What is the best way to initiate contact with DSS if you’re managing a project that will require DSS assistance, and after initial plans are made, how can you get confirmation that action is being taken and within the agreed upon timeframe?

  • Babak said that initiating projects within the Libraries in general is not a formalized process, and DSS is no exception. We had hired a DSS project manager in February 2014 to help us manage projects. This position is currently vacant. We do need better project management processes and coordination. The Digitization Initiatives Committee (DIC) is a good example of formalizing project prioritization, initiation, and managing processes. It’s something we’ll continue to work at improving.
  • Contact DSS through the Helpdesk using these guidelines on Libi. Please start the conversation with DSS early in your plans.

Is there anyone in DSS who can help our group looking into e-books & mobile access to e-books? Can someone help the committee in their task to make access easier and more seamless?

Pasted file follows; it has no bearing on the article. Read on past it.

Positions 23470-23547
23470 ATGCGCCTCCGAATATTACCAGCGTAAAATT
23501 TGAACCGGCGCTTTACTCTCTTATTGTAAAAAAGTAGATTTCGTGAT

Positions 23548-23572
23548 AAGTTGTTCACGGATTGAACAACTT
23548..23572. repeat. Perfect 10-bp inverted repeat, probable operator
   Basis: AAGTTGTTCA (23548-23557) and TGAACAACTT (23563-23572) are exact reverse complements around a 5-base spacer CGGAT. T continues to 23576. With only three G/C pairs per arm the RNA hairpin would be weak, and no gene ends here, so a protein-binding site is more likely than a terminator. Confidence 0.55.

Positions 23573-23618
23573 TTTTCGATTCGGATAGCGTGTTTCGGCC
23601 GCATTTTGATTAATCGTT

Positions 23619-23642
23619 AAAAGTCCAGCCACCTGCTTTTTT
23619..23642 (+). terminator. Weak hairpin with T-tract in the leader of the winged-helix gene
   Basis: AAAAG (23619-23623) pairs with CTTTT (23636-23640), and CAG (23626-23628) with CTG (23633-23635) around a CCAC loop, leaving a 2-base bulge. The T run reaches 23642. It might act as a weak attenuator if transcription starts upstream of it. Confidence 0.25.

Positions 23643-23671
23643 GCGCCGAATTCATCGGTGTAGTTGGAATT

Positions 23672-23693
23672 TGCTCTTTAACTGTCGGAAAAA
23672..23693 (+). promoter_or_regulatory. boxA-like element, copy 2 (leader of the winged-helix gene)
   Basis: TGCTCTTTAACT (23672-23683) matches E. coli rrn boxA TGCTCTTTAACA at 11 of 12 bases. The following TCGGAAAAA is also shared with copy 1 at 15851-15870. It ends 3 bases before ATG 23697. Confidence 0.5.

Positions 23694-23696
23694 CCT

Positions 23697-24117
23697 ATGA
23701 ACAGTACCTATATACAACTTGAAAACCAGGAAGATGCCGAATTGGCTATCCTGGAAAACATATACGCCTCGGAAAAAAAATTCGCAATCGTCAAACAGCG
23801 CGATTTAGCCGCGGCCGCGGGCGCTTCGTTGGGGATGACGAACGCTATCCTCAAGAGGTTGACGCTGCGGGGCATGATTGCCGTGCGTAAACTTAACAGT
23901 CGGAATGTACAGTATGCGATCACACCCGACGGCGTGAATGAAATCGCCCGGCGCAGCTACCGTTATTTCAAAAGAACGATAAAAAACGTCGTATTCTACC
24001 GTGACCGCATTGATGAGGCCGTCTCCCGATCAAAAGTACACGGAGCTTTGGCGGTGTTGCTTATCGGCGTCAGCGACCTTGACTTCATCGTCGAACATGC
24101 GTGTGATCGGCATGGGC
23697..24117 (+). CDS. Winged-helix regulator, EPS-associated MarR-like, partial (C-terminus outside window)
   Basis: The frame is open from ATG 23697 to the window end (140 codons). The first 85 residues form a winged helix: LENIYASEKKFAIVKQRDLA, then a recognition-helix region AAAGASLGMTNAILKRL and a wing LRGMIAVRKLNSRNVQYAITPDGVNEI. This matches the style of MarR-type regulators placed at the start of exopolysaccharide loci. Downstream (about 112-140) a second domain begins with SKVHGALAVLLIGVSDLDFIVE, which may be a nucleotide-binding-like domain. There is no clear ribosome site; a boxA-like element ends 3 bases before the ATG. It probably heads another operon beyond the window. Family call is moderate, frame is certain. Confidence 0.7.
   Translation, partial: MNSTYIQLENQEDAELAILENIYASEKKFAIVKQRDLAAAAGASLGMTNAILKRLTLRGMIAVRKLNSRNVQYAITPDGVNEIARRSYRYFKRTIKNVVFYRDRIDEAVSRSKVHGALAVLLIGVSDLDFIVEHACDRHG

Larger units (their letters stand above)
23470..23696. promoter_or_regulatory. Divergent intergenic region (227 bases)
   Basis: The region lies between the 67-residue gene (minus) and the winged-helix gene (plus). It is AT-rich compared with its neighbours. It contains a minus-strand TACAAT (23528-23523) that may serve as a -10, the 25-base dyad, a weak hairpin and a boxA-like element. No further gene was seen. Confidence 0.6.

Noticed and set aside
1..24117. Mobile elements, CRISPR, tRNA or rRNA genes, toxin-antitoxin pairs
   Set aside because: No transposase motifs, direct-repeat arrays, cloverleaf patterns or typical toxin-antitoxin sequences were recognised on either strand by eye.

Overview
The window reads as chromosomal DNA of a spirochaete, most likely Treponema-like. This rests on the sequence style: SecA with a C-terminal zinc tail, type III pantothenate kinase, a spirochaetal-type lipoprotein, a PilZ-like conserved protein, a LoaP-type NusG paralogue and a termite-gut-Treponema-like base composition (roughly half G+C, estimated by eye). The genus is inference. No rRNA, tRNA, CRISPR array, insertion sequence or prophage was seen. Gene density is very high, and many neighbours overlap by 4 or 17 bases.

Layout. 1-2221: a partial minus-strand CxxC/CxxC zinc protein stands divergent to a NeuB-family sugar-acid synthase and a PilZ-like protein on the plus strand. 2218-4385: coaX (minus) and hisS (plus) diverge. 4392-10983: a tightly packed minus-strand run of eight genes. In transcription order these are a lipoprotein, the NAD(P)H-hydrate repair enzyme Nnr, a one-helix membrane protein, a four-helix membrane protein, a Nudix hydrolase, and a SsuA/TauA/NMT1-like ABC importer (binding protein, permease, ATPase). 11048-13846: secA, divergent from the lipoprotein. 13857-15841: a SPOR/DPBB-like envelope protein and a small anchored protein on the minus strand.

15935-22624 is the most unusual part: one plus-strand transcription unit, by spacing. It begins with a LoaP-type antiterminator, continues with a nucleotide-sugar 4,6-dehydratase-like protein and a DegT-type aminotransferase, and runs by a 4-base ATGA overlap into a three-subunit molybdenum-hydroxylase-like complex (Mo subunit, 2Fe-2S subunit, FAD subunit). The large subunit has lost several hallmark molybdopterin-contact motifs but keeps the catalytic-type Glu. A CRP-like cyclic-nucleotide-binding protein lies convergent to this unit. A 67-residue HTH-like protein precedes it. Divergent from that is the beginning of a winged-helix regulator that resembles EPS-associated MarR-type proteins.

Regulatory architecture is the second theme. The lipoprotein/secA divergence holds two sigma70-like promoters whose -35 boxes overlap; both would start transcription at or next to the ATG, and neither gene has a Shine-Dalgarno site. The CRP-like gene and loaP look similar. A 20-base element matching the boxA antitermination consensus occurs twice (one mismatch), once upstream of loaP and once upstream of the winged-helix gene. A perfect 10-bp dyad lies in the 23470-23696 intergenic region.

• Uche said that he needed to learn more about the committee’s requirements in order to figure out who on his team is the right person to help.
  • Trevor offered a general observation that projects or committees get formed and then later down the road realize that someone from DSS should be involved.
  • Babak said that the sooner DSS knows about a project and can be at the table with you, the better. Often times it’s good to have a technical person at the table just to say what’s possible or not, help you deal with vendors, etc.

What is the best way to orient new employees to what DSS does?

  • Babak: orientation for new Libraries employees should include a sheet or a packet that has technical problems information and describes DSS services.
  • Nathan: this problem is systematic across the Libraries. People in one division don’t know what people in another division do. A broader conversation might be needed to address this.
  • Trevor: the answer to this problem should be Libi, but we all acknowledge Libi isn’t in the best shape to do that presently. The Libi Sub Group has been looking into how to improve Libi so that we can use it for this purpose.

Should questions for units other than USS should go through a tracking system?